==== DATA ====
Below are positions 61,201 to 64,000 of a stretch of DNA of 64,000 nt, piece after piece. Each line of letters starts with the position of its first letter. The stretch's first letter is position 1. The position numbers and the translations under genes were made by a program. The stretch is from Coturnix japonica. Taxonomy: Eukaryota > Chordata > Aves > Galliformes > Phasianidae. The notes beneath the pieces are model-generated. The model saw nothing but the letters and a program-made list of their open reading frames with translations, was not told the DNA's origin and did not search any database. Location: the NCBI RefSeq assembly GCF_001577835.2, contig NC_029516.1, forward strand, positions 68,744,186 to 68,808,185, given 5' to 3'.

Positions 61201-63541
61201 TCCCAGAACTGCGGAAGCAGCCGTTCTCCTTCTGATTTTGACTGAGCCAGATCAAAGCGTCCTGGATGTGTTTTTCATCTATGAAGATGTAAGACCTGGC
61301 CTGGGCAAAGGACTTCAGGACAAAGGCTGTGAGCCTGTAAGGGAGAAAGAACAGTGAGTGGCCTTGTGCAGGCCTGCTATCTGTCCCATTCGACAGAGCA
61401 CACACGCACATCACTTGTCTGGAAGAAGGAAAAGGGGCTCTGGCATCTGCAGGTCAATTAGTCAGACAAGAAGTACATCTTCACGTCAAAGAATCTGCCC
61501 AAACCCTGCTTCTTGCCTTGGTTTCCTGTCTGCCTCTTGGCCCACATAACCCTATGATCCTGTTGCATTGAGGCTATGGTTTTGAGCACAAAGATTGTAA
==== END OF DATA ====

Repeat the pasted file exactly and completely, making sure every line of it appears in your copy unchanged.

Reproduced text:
Below are positions 61,201 to 64,000 of a stretch of DNA of 64,000 nt, piece after piece. Each line of letters starts with the position of its first letter. The stretch's first letter is position 1. The position numbers and the translations under genes were made by a program. The stretch is from Coturnix japonica. Taxonomy: Eukaryota > Chordata > Aves > Galliformes > Phasianidae. The notes beneath the pieces are model-generated. The model saw nothing but the letters and a program-made list of their open reading frames with translations, was not told the DNA's origin and did not search any database. Location: the NCBI RefSeq assembly GCF_001577835.2, contig NC_029516.1, forward strand, positions 68,744,186 to 68,808,185, given 5' to 3'.

Positions 61201-63541
61201 TCCCAGAACTGCGGAAGCAGCCGTTCTCCTTCTGATTTTGACTGAGCCAGATCAAAGCGTCCTGGATGTGTTTTTCATCTATGAAGATGTAAGACCTGGC
61301 CTGGGCAAAGGACTTCAGGACAAAGGCTGTGAGCCTGTAAGGGAGAAAGAACAGTGAGTGGCCTTGTGCAGGCCTGCTATCTGTCCCATTCGACAGAGCA
61401 CACACGCACATCACTTGTCTGGAAGAAGGAAAAGGGGCTCTGGCATCTGCAGGTCAATTAGTCAGACAAGAAGTACATCTTCACGTCAAAGAATCTGCCC
61501 AAACCCTGCTTCTTGCCTTGGTTTCCTGTCTGCCTCTTGGCCCACATAACCCTATGATCCTGTTGCATTGAGGCTATGGTTTTGAGCACAAAGATTGTAA